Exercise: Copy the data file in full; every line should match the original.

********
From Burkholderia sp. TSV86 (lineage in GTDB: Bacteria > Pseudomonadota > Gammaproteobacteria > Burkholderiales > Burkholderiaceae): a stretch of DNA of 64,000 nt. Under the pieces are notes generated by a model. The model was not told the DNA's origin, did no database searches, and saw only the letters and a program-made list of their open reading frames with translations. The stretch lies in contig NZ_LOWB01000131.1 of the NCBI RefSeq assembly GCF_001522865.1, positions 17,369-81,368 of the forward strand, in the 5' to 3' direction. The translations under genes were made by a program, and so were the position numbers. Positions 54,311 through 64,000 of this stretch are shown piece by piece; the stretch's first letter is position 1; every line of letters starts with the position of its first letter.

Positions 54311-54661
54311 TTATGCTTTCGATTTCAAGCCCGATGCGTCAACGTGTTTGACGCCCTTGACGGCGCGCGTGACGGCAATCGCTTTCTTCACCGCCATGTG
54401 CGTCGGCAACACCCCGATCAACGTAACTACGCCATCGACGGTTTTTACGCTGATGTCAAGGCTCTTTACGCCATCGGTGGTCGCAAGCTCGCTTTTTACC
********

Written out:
From Burkholderia sp. TSV86 (lineage in GTDB: Bacteria > Pseudomonadota > Gammaproteobacteria > Burkholderiales > Burkholderiaceae): a stretch of DNA of 64,000 nt. Under the pieces are notes generated by a model. The model was not told the DNA's origin, did no database searches, and saw only the letters and a program-made list of their open reading frames with translations. The stretch lies in contig NZ_LOWB01000131.1 of the NCBI RefSeq assembly GCF_001522865.1, positions 17,369-81,368 of the forward strand, in the 5' to 3' direction. The translations under genes were made by a program, and so were the position numbers. Positions 54,311 through 64,000 of this stretch are shown piece by piece; the stretch's first letter is position 1; every line of letters starts with the position of its first letter.

Positions 54311-54661
54311 TTATGCTTTCGATTTCAAGCCCGATGCGTCAACGTGTTTGACGCCCTTGACGGCGCGCGTGACGGCAATCGCTTTCTTCACCGCCATGTG
54401 CGTCGGCAACACCCCGATCAACGTAACTACGCCATCGACGGTTTTTACGCTGATGTCAAGGCTCTTTACGCCATCGGTGGTCGCAAGCTCGCTTTTTACC